California and Washington state have each filed suit against Johnson & Johnson for false advertising and deceptive marketing of a surgical mesh product for women, saying the company failed to inform both patients and doctors of severe potential complications. Attorneys General Bob Ferguson of Washington and Kamala D. Harris of California contend that Johnson & Johnson knowingly concealed the risks associated with their product, which is designed to treat common conditions in women such as stress urinary incontinence and pelvic organ prolapse, but can lead to serious complications including loss of sexual function, chronic pain and infection, permanent urinary or defecatory dysfunction and a “devastating impact on overall quality of life.”
The two states filed separate complaints against J&J and its subsidiary Ethicon Inc. in California and Washington state courts. In California, violations of the state’s unfair competition and false advertising laws are alleged. In the Washington case, “tens of thousands of violations” of the state’s consumer protection laws are alleged.
Both states are seeking injunctive relief and monetary penalties potentially in the millions of dollars “to ensure that J&J stops its deceptive practices.” Attorney General Harris said in a statement:
Johnson & Johnson put millions of women at risk of severe health problems by failing to provide critical information to doctors and patients about its surgical mesh products. Johnson & Johnson’s deception denied women the ability to make informed decisions about their health and well-being.
These complications can crop up years after the surgery and are in many cases irreversible, as removal of the mesh is nearly impossible, Attorney General Ferguson said in a statement. She said further:
It’s difficult to put into words the horrific injuries and pain many women are still suffering as a result of Johnson & Johnson’s deception. They believed they were making informed medical decisions, but that was impossible when Johnson & Johnson was spreading inaccurate information about its products’ risks, essentially duping doctors into using their own patients as clinical trials.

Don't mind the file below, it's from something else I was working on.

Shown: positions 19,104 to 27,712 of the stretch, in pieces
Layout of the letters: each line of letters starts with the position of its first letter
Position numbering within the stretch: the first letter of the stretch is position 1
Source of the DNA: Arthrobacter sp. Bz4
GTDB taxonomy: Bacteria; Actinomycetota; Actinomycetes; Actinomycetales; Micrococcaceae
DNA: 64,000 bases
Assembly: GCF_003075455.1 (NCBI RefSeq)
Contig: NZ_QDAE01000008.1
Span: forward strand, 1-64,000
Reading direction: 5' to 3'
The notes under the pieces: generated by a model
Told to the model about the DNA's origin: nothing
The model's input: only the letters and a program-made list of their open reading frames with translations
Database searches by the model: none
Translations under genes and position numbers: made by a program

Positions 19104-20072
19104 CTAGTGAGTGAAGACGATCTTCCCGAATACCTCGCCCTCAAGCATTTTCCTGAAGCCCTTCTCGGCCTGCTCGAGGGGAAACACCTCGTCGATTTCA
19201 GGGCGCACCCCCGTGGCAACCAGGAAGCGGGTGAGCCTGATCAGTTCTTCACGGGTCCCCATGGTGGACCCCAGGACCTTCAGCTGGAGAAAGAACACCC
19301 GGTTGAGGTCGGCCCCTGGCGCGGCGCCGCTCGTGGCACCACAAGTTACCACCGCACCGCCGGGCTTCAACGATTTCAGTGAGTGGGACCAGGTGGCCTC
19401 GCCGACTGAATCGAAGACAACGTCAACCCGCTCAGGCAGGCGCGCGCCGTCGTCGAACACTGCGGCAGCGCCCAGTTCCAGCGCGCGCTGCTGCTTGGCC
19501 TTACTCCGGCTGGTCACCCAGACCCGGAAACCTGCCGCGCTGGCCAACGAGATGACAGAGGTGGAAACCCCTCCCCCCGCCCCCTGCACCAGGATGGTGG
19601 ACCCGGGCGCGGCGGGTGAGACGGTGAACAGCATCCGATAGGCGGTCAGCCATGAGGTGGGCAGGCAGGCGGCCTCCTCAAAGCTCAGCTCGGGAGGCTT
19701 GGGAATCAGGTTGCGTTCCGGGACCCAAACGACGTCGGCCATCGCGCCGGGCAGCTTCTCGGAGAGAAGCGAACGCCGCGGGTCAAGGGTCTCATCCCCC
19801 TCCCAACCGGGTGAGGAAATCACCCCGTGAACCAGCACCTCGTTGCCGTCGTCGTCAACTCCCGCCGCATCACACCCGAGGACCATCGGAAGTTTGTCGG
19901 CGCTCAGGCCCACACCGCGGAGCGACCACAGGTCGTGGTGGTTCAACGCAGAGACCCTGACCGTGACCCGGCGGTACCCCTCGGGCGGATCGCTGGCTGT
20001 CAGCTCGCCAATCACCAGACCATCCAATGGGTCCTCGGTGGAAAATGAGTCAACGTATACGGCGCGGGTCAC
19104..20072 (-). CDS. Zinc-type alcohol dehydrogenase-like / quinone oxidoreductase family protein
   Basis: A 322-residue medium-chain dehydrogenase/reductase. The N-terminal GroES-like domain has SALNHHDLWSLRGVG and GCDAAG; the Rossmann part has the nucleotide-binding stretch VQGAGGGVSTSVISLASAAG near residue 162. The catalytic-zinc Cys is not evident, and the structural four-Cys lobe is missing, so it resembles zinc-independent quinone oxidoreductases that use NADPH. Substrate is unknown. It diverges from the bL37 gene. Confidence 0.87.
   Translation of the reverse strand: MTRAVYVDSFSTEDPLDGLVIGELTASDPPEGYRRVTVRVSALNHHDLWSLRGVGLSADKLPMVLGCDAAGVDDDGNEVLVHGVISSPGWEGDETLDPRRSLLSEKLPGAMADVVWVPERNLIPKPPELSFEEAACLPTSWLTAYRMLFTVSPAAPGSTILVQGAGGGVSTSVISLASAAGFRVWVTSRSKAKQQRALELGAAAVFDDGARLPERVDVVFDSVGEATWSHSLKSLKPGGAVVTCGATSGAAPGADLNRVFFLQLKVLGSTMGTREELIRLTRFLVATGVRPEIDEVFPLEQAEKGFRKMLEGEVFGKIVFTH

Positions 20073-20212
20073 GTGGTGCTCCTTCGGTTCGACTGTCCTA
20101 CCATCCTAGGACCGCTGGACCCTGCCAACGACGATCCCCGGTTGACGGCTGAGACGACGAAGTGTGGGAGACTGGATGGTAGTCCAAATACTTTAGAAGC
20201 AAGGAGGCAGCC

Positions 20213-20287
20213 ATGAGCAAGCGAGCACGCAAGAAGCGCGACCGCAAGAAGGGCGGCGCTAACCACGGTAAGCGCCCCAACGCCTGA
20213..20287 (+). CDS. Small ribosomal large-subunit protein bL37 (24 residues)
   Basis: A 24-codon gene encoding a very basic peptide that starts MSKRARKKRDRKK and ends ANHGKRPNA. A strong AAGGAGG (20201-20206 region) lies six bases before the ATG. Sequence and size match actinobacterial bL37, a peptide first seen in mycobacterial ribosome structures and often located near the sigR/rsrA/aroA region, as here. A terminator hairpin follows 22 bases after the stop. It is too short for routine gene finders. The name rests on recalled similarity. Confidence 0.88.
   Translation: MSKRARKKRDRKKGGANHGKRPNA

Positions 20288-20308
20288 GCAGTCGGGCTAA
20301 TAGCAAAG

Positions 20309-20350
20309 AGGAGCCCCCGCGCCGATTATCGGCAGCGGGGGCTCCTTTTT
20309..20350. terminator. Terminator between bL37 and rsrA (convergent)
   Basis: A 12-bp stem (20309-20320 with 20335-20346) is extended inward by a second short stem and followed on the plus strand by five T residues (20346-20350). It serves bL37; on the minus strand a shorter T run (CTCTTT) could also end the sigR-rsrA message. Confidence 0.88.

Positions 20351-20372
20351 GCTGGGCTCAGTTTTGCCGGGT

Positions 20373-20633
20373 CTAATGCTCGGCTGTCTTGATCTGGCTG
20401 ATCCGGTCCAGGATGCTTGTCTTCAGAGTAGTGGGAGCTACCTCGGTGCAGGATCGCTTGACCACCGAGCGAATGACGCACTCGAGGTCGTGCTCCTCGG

A spokeswoman for Johnson and Johnson told Law360 the company plans to “vigorously defend itself against the allegations,” which is a typical corporate resonse, and should not be a surprise to any lawyer who has dealth with the company. In a statement it was said:
The evidence will show that Ethicon acted appropriately and responsibly in the marketing of our pelvic mesh products. The use of implantable mesh is often the preferred option to treat certain female pelvic conditions, including pelvic organ prolapse and stress urinary incontinence, and is backed by years of clinical research.
The states’ lawsuits were only the latest in a string of litigation J&J has faced over its pelvic mesh. As we have previously reported, in late March, a New Jersey appeals court upheld a $11.1 million jury award to a woman who claimed Ethicon’s pelvic mesh caused debilitating nerve pain. The court said ample evidence presented at trial showed that better warnings of the product’s risks might have prevented her injuries. A month earlier, a Philadelphia jury returned a $13.5 million verdict against J&J and Ethicon in a separate case brought by a woman who claimed the company’s faulty mesh implant produced near constant pain, discomfort and an inability to have sex.
Both state attorneys general said that besides false advertising and deceptive marketing, J&J also misrepresented the severity and frequency of common complications and failed to disclose that its surgical mesh devices “presented risks not present in alternative treatment options.” Attorney General Harris said that J&J had sold more than 42,000 mesh devices in the state between 2008 and 2014, and that the company faces more than 35,000 personal injury lawsuits nationwide.
Attorney General Ferguson said J&J had sold 12,000 mesh products in his state during about that same time and said he would seek to impose the maximum $2,000 penalty for each violation of the state’s consumer protection laws.
California is represented by Kamala D. Harris, Judith A. Fiorentini, Jinsook Ohta, Sanna Singer and Michelle Burkart of the state Attorney General’s Office. Washington is represented by Robert W. Ferguson, Elizabeth J. Erwin, Andrea M. Alegrett and Leilani N. Fisher of the state Attorney General’s Office.
The cases are California v. Johnson & Johnson et al., in the Superior Court of the State of California, County of San Diego; and Washington v. Johnson & Johnson et al., in the King County Superior Court in the State of Washington.